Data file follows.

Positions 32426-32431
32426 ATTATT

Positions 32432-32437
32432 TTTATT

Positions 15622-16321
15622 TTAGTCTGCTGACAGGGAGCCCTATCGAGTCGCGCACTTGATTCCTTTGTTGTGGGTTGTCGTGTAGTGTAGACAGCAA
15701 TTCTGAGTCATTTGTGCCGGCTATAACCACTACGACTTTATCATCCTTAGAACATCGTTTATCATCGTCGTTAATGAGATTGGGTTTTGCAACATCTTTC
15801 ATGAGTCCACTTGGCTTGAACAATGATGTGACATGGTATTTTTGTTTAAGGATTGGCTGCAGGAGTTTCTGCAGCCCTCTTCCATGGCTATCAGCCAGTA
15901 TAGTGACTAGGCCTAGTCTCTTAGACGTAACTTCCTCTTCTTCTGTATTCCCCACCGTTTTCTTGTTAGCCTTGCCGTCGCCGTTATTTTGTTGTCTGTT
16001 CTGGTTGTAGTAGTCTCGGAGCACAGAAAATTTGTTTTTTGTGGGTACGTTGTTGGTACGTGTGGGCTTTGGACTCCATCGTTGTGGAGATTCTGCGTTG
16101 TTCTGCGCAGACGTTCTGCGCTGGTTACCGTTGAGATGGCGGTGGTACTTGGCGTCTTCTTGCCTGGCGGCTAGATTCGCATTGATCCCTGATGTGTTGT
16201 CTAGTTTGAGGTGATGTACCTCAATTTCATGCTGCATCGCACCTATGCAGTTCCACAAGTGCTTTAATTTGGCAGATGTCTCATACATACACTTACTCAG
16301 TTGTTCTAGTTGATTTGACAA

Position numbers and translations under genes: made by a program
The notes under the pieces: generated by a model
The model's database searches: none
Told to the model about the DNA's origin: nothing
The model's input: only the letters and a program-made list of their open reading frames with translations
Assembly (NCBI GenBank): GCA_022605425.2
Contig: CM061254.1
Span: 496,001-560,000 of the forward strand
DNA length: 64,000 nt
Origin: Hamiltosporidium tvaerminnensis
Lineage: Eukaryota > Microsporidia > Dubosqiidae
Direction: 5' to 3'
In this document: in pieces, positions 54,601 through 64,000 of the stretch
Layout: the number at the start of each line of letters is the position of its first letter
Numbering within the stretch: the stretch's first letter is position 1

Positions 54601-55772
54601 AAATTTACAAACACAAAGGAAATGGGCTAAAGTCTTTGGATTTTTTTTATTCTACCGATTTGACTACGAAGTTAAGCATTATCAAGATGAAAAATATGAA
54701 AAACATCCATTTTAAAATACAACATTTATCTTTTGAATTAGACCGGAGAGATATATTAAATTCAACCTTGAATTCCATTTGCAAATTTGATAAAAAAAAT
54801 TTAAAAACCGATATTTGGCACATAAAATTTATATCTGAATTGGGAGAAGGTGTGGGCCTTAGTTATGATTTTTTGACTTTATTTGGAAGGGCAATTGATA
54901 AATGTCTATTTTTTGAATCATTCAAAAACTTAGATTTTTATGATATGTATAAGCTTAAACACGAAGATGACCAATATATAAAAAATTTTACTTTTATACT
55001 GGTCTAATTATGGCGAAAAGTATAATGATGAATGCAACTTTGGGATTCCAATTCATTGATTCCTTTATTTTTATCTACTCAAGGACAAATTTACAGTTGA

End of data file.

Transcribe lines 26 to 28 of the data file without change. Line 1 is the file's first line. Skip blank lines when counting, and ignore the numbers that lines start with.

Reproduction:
In this document: in pieces, positions 54,601 through 64,000 of the stretch
Layout: the number at the start of each line of letters is the position of its first letter
Numbering within the stretch: the stretch's first letter is position 1